Antireflection coating makes plastic invisible
Antireflection (AR) coatings on plastics have a multitude of practical applications, including glare reduction on eyeglasses, computer monitors and the display on your smart-phone when outdoors. Now, researchers at Penn State have developed an AR coating that improves on existing coatings to the extent that it can make transparent plastics, such as Plexiglas, virtually invisible.
“This discovery came about as we were trying to make higher-efficiency solar panels,” said Chris Giebink, associate professor of electrical engineering, Penn State. “Our approach involved concentrating light onto small, high-efficiency solar cells using plastic lenses, and we needed to minimize their reflection loss.”
They needed an antireflection coating that worked well over the entire solar spectrum and at multiple angles as the sun crossed the sky. They also needed a coating that could stand up to weather over long periods of time outdoors.
“We would have liked to find an off-the-shelf solution, but there wasn’t one that met our performance requirements,” he said. “So, we started looking for our own solution.”
That was a tall order. Although it is comparatively easy to make a coating that will eliminate reflection at a particular wavelength or in a particular direction, one that could fit all their criteria did not exist. For instance, eyeglass AR coatings are targeted to the narrow visible portion of the spectrum. But the solar spectrum is about five times as broad as the visible spectrum, so such a coating would not perform well for a concentrating solar cell system.
Reflections occur when light travels from one medium, such as air, into a second medium, in this case plastic. If the difference in their refractive index, which specifies how fast light travels in a particular material, is large — air has a refractive index of 1 and plastic 1.5 — then there will be a lot of reflection. The lowest index for a natural coating material such as magnesium fluoride or Teflon is about 1.3. The refractive index can be graded — slowly varied — between 1.3 and 1.5 by blending different materials, but the gap between 1.3 and 1 remains.
In a paper recently posted online ahead of print in the journal Nano Letters, Giebink and coauthors describe a new process to bridge the gap between Teflon and air. They used a sacrificial molecule to create nanoscale pores in evaporated Teflon, thereby creating a graded index Teflon-air film that fools light into seeing a smooth transition from 1 to 1.5, eliminating essentially all reflections.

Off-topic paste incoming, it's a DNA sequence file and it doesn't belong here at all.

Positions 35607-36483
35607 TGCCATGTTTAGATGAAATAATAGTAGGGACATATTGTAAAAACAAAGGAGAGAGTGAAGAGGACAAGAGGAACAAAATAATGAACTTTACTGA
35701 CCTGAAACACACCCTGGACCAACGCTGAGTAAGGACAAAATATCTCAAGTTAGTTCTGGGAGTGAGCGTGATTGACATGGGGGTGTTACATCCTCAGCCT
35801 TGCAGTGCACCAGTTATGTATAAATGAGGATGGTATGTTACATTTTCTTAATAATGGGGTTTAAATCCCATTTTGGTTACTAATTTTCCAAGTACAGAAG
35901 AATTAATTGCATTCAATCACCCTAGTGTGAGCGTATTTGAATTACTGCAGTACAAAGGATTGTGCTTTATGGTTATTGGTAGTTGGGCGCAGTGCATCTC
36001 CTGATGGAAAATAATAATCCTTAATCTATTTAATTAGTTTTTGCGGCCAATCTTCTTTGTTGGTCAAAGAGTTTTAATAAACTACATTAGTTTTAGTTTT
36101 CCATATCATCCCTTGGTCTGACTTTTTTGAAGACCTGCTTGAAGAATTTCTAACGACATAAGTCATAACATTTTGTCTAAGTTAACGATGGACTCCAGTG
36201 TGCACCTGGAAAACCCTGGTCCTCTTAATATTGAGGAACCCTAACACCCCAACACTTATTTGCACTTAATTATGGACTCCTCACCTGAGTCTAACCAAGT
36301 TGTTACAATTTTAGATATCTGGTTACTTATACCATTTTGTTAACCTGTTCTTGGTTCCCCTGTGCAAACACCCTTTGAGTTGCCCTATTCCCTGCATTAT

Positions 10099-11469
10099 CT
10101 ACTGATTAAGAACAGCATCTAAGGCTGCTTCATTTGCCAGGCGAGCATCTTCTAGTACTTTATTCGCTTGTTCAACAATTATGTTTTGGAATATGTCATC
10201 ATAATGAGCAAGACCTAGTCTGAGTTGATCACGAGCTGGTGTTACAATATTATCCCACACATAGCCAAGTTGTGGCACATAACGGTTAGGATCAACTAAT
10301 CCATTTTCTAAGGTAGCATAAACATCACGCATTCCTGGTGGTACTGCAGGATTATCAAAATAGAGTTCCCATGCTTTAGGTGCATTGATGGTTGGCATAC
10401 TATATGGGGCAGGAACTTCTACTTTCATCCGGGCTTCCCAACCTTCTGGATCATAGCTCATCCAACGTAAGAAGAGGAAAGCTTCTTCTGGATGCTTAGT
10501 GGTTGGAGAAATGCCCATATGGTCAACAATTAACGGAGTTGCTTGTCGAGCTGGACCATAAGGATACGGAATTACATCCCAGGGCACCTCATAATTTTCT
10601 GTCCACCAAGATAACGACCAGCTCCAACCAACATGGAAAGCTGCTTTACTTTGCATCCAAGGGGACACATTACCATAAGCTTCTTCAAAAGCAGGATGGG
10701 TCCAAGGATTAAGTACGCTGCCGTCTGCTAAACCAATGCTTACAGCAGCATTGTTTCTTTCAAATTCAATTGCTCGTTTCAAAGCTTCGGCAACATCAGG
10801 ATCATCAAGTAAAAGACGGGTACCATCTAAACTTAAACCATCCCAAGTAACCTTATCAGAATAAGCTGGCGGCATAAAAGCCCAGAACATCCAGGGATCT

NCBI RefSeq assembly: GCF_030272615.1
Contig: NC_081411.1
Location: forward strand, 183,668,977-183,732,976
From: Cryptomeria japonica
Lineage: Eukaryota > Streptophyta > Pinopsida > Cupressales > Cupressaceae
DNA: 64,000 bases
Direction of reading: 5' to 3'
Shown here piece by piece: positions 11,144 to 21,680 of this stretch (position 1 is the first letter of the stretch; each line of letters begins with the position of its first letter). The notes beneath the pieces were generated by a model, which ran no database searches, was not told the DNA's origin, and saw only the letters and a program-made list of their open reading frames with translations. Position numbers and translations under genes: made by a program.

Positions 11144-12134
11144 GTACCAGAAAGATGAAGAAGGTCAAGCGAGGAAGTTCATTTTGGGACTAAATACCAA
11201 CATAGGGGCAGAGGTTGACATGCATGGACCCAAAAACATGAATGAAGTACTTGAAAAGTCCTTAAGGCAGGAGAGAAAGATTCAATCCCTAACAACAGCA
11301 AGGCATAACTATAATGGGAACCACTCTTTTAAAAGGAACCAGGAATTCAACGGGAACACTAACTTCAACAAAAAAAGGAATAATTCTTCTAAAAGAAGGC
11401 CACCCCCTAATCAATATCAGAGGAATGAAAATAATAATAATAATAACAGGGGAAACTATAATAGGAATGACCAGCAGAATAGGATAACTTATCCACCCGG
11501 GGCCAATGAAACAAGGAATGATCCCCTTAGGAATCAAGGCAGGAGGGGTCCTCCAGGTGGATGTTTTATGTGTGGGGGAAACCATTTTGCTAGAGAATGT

“The interesting thing about Teflon, which is a polymer, is when you heat it up in a crucible, the large polymer chains cleave into smaller fragments that are small enough to volatize and send up a vapor flux. When these land on a substrate they can repolymerize and form Teflon,” Giebink said.
When the sacrificial molecules are added to the flux, the Teflon will reform around the molecules. Dissolving the sacrificial molecules out leaves a nanoporous film that can be graded by adding more pores.
“We’ve been interacting with a number of companies that are looking for improved antireflection coatings for plastic, and some of the applications have been surprising,” he said. “They range from eliminating glare from the plastic domes that protect security cameras to eliminating stray reflections inside virtual/augmented -reality headsets.”
One unexpected application is in high altitude UAVs, or unmanned aerial vehicles. These are planes with giant wingspans that are coated with solar cells. Used primarily for reconnaissance, these planes rely on sunlight to stay in near perpetual flight and so a lot of the light they receive is at a glancing angle where reflections are highest. One of the companies that makes these solar cells is exploring the AR coating to see if it can improve the amount of light harvested by a UAV.
Because the technology is compatible with current manufacturing techniques, Giebink believes the coating technology is scalable and widely applicable. At this point, his test samples have stood up to central Pennsylvania weather for two years, with little change in properties. In addition, the coating is also antifogging.
“The coating adheres well to different types of plastics, but not glass,” he said. “So, it’s not going to be useful for your typical rooftop solar panel with a protective glass cover. But if concentrating photovoltaics make a comeback, a critical part of those is the plastic Fresnel lenses, and we could make a difference there.”
Materials provided by Penn State. Note: Content may be edited for style and length.